We have established a new computer aided dispatch (CAD) Code for “regeneration activity”, so we can track it better and so the battalion chiefs know why the units are out of service.

FL Boca Raton WarningFor a short term solution, I have suggested replacing the diesel particulate filters with new ones and sending the originals out to be refurbished.  The local CAT representative tells us they are not available for purchase!!!

I just can’t wait for my whole fleet to have these wonderful systems!!!

The IAFC should take this issue seriously and petition the EPA to exempt fire and EMS apparatus, in the same fashion that military vehicles were exempted. 

This insanity needs to stop before lives are lost!

Boca Raton Fire Rescue regeneration log for 4-05-2010

Read 2010 Fire Truck Engine Strategy from FAMA

Read 2007 Diesel Emissions Impact on Indoor Air Quality from FAMA

After submitting his original article to STATter911.com, Chief Wood added this new information:

Update…04/14/2010

It has been suggested that our employees were confused with the dash board light indicating “regeneration is needed” and the one indicating “extremely hot exhaust”.

Both symbols use the same basic design.  The regeneration one has the image of a filter and the hot exhaust one has the image of a thermometer.  At a glance, one could be confused.  Very high exhaust temperatures can be generated during “passive regeneration” which can occur when the apparatus is under normal driving conditions.  Thus the light warning you not to park near combustible items comes on, and some may think they are being told to regenerate.  I am not fully sold on this theory yet.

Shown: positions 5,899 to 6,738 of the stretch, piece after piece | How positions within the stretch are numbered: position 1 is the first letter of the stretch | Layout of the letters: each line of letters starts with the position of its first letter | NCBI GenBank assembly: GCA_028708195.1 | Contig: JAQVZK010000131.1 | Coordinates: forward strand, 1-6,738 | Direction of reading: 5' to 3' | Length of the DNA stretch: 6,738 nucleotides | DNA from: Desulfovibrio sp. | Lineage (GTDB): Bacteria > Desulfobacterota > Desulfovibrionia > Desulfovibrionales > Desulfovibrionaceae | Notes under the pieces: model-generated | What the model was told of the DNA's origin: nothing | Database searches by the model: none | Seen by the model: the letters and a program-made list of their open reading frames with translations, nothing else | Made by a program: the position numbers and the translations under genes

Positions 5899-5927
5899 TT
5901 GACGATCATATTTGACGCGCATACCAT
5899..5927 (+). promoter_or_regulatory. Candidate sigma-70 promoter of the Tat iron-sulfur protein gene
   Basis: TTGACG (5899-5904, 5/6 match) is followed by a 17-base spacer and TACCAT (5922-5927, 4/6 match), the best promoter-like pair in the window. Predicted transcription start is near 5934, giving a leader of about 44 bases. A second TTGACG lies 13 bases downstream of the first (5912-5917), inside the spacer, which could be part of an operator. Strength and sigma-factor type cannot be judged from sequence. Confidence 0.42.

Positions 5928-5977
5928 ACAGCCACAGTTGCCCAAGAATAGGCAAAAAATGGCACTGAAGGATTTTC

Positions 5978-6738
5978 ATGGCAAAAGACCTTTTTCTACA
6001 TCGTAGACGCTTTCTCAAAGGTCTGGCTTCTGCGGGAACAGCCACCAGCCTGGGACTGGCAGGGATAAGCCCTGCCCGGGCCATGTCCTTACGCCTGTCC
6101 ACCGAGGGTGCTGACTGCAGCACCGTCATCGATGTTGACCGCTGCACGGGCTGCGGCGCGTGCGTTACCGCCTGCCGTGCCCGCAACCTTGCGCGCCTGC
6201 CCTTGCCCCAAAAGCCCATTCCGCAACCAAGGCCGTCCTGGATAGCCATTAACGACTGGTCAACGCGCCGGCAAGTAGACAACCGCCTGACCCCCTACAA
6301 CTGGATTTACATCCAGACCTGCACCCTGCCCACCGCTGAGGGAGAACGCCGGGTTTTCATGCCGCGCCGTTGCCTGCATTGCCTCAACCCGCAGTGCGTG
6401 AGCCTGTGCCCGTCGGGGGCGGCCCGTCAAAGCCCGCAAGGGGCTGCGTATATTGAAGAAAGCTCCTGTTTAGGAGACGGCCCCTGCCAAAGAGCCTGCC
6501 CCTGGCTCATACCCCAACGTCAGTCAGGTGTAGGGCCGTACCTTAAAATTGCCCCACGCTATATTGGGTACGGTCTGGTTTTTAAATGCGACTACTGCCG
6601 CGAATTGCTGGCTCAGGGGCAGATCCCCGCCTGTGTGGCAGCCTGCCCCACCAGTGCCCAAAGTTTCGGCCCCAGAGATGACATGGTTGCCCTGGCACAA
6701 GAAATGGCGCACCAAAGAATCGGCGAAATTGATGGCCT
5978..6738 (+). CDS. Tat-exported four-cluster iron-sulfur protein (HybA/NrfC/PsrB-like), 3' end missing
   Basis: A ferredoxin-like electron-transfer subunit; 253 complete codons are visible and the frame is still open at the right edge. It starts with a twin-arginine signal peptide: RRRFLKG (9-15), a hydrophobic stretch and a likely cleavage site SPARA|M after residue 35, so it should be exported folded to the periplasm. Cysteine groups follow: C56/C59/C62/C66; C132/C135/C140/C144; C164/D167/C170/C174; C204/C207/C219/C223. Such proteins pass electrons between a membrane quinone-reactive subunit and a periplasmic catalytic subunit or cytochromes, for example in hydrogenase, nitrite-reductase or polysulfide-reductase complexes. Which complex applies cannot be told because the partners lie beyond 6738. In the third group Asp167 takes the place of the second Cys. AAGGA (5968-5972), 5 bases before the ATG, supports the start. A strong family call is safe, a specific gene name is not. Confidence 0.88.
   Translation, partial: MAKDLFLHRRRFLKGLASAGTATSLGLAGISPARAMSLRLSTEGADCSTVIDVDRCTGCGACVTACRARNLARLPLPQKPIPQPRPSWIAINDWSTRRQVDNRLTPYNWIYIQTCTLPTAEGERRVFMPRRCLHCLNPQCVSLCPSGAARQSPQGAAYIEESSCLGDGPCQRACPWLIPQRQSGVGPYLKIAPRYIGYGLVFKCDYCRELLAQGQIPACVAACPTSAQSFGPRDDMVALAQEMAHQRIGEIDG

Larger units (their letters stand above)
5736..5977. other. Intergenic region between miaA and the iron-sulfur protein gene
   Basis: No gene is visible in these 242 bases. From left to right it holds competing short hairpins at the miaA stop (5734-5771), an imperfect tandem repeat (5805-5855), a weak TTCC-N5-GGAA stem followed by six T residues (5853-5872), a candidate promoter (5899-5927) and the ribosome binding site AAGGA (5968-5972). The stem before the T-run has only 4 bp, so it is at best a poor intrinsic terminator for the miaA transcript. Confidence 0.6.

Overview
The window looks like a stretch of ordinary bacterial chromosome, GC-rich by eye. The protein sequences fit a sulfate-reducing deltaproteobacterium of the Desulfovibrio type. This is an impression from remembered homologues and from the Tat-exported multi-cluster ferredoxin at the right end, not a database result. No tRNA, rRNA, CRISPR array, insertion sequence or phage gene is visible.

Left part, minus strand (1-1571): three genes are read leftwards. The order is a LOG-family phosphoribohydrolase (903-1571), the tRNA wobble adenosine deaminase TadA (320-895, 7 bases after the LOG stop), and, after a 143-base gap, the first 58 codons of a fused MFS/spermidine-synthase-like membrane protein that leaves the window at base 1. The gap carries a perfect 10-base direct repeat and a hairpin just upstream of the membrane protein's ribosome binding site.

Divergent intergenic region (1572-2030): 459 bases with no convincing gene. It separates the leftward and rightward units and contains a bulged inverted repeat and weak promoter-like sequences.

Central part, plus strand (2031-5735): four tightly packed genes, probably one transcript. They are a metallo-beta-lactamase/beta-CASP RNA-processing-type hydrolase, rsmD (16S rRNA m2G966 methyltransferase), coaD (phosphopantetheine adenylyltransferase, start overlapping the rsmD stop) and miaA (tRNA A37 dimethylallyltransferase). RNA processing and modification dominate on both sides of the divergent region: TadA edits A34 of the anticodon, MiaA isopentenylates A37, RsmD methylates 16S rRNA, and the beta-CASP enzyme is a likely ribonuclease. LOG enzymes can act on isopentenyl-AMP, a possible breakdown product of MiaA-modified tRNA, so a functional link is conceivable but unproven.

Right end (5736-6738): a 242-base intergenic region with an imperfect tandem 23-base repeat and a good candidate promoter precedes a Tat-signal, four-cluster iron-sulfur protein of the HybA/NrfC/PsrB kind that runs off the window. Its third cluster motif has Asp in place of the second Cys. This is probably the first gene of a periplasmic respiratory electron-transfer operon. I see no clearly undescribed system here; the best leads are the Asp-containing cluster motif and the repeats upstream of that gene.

We have learned of multiple recalls for the regeneration equipment on our one CAT motor.  This is Day 9 and the ladder truck remains O.O.S. as it is not completing the regeneration process.

We are trying a new process of having our shop force the regeneration via the vendor provided software.

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Comments - Add Yours

  • play4keeps

    This whole idea is a terrible for the ergonomics of the cabs. They increase the size of the cab on the exterior and decrease it on the inside. The only solutions can be running biodiesel of at least B25. If the fuel was not going to be carcinagenic nor as poluting, there wouldn’t be a need for these systems in the first place. It’s like the Blu-Tec engines and “clean diesels” (which is a farse).

    Why do we have these filtration systems when we should have a clean fuel in the first place?? CAN YOU SAY, BIG OIL!!

    The warmer climate should have no problem with running biodiesel. The problem is finding a good supplier.

  • Jonathan S